Two and a half years ago, I lived in a mountain home I owned in Colorado with a husband, two kids, two dogs and a horse.
Today, I live alone in a beautiful Southern plantation-style home I rent in Florida. I will spare you the twists and turns, but, briefly, a much-wanted job, a too-big, too-remote house, a marriage that needed a rest, and kids going off to college were all forces behind my new solo situation.
Suddenly my full, rambunctious home became very, very quiet. Thirty months later, I can say that as scary as that cross-country move was, it was the right one. It allowed me to reboot my career and send my daughter to a better high school.
Moving – whether up, out or on – is never easy, says life-change expert Russell Friedman, co-author of four books, including “Moving On.”
“Even when you’re moving for positive reasons – a better job, a better house, better schools – moving is a major grief event,” said Friedman, executive director of the Grief Recovery Institute, in Sherman Oaks, Calif. He defines grief as “the conflicting emotions caused by the end of or change in a familiar pattern of behavior.”
The point is that a home – and I don’t mean a house – must be elastic. It must give, expand and contract, while helping you hold it all together. And when it no longer does, it may need to go.
Although my compulsion to nest is stronger than any bird’s, a home’s job is to support those who live there, not enslave them. When where you live weighs you down like a boulder, it’s time to roll that stone.
Friedman heartily agrees: “Many people don’t make changes at home they need to make because they’re afraid of the feelings they will have. They’re fearful, so stay stuck in an unrewarding place.”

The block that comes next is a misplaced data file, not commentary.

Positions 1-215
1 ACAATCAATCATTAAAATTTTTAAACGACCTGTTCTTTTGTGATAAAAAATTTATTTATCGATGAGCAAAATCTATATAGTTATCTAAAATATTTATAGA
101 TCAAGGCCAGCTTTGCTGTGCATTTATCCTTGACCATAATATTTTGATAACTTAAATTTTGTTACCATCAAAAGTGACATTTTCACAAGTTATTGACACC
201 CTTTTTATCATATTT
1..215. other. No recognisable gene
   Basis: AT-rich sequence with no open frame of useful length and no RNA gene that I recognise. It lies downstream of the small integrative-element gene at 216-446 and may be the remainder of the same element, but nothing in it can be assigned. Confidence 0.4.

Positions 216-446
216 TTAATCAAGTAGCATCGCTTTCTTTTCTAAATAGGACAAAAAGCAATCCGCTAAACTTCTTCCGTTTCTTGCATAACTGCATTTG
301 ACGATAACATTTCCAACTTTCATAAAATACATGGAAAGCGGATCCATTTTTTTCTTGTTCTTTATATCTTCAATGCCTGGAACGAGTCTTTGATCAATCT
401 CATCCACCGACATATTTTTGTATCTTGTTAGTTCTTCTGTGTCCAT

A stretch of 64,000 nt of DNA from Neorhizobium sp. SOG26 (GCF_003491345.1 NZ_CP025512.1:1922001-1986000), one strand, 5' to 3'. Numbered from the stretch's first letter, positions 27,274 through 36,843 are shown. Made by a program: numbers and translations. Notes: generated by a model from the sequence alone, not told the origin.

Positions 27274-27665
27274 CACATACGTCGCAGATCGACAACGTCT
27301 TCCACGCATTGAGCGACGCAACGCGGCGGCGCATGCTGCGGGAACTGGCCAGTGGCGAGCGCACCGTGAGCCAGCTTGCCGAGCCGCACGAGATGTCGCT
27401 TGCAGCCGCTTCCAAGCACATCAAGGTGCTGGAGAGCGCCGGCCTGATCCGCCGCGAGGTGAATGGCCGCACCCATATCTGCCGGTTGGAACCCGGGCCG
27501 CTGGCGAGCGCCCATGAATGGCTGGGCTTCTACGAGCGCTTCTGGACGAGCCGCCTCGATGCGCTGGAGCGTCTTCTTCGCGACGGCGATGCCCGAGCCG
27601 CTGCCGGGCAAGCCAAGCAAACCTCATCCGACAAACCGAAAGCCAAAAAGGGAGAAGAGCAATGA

Moving is difficult, agrees Paula Davis-Laack, an attorney turned resilience expert, and blogger for Psychology Today. The longer you’ve lived somewhere, the harder it is. “Our brains often work against us, providing lots of evidence for, and reasons why, it makes sense for us to stay,” she says.
To help those who are home stuck, Friedman and Davis-Laack offer these factors to think about when deciding whether it’s time to move:
Has your home become a burden? Strongly consider moving if your home is keeping you from pursuing goals, from furthering your career, or from a lifestyle you want.
Has the family has changed? Kids come, grow and go. Elderly parents move in; couples separate or retire. If your home can accommodate all that, terrific, but if it’s no longer a fit for those who live there, a new place might be better.
Can you afford to move? That’s the question most people ask. But the better question is: Can you afford not to? Run the numbers, but get creative. I thought I was trapped by a big house that I didn’t want to sell in a down market. But renting it out and selling half the furniture freed me tremendously.
Face the feelings. People avoid moving and making changes because they’re afraid of being sad, but sadness is just a feeling, says Friedman. Don’t dodge it. “It does feel bad when the familiar is missing. People want to live on one side of the line, but if you don’t feel sadness, you can’t feel joy.”
Acknowledge the losses, celebrate the gains. Yes, I miss having my family around the dinner table, and the clamor and laughter and tumult. But I can work late, sleep in, not make dinner if I don’t feel like it and know last night’s Chinese takeout will still be in the fridge when I get home. Meanwhile, I’m heartened to know that my daughters are off thriving at college, and will be home in two weeks for Thanksgiving, and that they know we are family wherever we are.